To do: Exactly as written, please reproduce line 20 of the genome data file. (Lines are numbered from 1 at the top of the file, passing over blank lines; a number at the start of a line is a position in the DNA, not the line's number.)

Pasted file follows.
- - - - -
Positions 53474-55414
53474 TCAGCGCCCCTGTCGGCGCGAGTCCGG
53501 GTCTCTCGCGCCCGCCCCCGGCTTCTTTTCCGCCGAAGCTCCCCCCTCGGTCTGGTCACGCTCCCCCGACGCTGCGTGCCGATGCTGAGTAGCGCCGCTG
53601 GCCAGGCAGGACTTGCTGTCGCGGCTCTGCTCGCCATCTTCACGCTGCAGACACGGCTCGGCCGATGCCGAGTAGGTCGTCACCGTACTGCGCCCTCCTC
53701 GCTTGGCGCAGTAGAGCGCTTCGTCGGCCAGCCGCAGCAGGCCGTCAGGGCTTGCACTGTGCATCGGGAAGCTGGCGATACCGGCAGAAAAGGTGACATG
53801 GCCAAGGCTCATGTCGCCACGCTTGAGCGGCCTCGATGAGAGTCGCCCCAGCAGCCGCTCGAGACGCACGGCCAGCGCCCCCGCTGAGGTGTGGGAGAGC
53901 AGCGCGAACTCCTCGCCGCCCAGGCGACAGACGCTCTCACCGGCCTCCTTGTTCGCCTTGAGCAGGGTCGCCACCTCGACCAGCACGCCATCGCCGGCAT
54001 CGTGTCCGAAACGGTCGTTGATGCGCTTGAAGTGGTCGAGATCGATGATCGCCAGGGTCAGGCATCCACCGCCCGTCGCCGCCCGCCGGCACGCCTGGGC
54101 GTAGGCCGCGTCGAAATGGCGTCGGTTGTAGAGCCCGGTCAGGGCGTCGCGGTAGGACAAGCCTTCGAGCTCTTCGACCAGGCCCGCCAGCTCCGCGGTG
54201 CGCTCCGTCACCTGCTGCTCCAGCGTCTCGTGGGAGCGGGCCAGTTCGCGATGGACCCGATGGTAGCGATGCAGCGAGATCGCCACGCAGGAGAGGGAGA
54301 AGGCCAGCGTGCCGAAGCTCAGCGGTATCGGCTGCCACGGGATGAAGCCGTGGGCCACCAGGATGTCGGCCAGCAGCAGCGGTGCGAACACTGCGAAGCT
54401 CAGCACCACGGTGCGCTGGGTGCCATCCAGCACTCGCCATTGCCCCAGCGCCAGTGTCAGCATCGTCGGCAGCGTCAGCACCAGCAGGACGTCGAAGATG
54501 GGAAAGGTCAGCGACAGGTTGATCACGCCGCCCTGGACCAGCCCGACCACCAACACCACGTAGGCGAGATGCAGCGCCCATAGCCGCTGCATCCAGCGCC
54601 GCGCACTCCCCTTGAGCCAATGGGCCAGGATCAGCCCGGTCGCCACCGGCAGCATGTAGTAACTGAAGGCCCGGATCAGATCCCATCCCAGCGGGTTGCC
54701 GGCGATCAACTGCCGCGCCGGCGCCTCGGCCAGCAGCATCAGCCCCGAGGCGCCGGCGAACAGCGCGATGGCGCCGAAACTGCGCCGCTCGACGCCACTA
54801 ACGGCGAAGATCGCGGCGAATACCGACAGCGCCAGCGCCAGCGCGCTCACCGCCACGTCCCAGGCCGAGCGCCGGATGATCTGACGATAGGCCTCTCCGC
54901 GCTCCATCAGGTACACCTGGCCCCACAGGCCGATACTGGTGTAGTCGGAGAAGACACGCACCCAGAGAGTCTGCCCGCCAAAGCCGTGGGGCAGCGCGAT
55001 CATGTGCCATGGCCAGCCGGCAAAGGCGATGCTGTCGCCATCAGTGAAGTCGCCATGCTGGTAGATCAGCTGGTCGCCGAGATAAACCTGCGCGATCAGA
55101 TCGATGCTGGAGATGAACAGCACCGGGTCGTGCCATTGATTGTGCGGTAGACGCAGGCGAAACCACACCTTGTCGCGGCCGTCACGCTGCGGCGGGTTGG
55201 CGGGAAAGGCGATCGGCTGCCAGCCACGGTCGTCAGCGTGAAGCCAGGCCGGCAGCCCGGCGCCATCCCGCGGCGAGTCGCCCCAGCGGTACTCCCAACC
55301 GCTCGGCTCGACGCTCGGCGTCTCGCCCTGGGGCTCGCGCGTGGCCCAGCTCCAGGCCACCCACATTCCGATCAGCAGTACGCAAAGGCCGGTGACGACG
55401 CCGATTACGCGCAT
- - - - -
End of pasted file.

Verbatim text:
55201 CGGGAAAGGCGATCGGCTGCCAGCCACGGTCGTCAGCGTGAAGCCAGGCCGGCAGCCCGGCGCCATCCCGCGGCGAGTCGCCCCAGCGGTACTCCCAACC